Embody a Holistic Martial Arts Program
Martial arts training is about more than learning how to kick, punch, or lay a perfect submission. A holistic approach to teaching martial arts must also focus on the personal development of self-discipline, confidence, leadership, and self-control. In order to achieve that, you have to take your students inward.
Inside the mind and body of a student studying martial arts, several things can happen at once. Depending on whether you’re stepping out for a belt-testing or stepping into a ring to engage in combat, martial arts can produce senses of:
- Self-Doubt: Fighting inward battles of inadequacy in the face of a challenge is a common occurrence in the discipline.
- Physiological Response: Hearts race, pulses quicken, and breathing can become rapid when facing the challenges of a combat sport.
- Decreased Processing: In order to focus on a high-stress event, the brain needs to reduce sensitivity to other resources such as hunger, fear, or pain.
The meditation practice of mindfulness pairs seamlessly with the art of combat sports. This approach to inner connection is all about focusing and accepting what’s currently happening. Incorporating mindfulness as an approach to meditation will help your students slow down, focus, and access what’s happening in the moments of action.
Sharpen the Learning Process
Being in “the zone” is where you’re acutely aware of and engrossed in the moment. While you’re in the zone, nothing else takes attention, and all senses are focused on the task at hand. It turns out you can access the zone by learning meditation.
Why is the zone, also called the flow, essential for a martial arts student? The flow is a place where brain activity matters. People in the state of flow have disengaged their dorsolateral prefrontal cortex, which is where logic and critical thinking can turn to self-sabotage.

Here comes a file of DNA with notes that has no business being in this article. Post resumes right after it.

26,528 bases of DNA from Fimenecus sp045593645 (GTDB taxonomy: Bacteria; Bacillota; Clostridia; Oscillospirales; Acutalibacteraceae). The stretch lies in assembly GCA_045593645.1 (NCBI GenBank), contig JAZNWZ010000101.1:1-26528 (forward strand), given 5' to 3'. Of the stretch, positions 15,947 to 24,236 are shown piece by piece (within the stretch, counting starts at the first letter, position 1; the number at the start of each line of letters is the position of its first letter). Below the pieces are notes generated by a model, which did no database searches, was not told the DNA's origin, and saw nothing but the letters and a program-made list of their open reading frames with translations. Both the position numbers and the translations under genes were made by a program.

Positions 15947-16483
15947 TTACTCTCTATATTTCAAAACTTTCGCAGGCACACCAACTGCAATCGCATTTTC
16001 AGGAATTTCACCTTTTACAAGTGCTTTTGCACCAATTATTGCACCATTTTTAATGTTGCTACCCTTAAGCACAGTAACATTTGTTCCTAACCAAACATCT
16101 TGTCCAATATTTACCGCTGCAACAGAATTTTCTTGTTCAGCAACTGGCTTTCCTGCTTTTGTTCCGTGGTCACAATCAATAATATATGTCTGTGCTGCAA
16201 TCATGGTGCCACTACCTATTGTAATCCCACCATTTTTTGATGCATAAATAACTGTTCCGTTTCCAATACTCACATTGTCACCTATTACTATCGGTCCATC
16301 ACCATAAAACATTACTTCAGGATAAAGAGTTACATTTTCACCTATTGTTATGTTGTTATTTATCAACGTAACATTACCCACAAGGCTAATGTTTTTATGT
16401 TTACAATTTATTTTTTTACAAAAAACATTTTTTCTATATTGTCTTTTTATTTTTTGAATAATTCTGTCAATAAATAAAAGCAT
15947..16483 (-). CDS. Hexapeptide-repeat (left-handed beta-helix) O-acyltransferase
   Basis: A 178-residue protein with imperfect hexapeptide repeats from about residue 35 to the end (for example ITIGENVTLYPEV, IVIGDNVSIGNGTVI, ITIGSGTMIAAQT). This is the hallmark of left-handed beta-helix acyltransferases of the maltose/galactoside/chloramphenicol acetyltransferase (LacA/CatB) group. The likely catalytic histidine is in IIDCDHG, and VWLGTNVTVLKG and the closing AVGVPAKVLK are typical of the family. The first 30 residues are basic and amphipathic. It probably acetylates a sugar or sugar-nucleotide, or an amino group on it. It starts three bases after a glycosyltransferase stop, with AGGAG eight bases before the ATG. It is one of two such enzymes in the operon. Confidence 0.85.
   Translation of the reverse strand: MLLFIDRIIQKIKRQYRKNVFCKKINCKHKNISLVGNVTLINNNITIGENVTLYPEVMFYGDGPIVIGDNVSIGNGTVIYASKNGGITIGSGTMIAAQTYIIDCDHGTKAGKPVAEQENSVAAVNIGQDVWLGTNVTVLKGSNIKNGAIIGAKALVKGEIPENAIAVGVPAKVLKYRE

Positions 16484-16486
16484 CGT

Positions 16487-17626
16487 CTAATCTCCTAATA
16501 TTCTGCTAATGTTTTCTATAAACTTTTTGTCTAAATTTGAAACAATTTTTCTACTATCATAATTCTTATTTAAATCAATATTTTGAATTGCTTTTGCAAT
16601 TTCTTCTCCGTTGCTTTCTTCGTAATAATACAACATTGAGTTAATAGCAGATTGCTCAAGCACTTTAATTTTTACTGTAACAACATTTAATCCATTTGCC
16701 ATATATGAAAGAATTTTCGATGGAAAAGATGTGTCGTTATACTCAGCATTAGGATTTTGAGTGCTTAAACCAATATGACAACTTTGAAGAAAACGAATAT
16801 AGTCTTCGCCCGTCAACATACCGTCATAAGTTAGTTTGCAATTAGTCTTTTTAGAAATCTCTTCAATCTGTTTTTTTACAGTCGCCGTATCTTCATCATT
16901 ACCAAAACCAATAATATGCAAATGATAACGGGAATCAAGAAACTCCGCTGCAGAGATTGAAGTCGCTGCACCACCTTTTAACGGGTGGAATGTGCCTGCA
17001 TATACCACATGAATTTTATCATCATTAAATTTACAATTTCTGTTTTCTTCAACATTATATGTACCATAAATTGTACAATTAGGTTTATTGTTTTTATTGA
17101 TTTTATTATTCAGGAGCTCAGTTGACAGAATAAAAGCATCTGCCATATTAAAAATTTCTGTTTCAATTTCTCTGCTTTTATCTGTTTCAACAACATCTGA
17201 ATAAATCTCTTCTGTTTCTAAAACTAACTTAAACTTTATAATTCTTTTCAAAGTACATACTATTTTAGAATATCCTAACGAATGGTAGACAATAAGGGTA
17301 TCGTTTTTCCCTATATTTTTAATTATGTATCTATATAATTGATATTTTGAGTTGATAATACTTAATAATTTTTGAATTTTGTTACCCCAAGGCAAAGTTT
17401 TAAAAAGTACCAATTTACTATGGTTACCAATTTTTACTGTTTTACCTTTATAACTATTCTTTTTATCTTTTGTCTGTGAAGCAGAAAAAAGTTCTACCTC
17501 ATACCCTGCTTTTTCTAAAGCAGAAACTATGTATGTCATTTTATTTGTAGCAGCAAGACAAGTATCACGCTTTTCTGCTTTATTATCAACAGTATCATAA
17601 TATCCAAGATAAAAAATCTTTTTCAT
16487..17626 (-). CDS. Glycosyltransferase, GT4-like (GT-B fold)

The flow sharpens learning as it opens doors for quick memory recall while also creatively incorporating existing knowledge with new possibilities. Entering “the zone” cues instinctual movement with muscle memory. Prime your students for a flow state, starting with mindfulness meditation during warmups focusing on:
- Technique & Familiar Patterns
Since class time is at a premium, this should only take 3 to 5 minutes. Meditation just before training was a common practice in martial arts, even in the United States, but it has since fallen out of favor. Bringing it back might be what martial arts training needs.
Decrease Stress & Anxiety
Not only does meditation set the tone for acquiring new information, but it can also change patterns of existing responses. Stress and anxiety are two emotions that get a bad rap. However, they do serve a purpose. Stress and anxiety signal danger and prime the body for response to the threat. Naturally, they have their place in combat sports.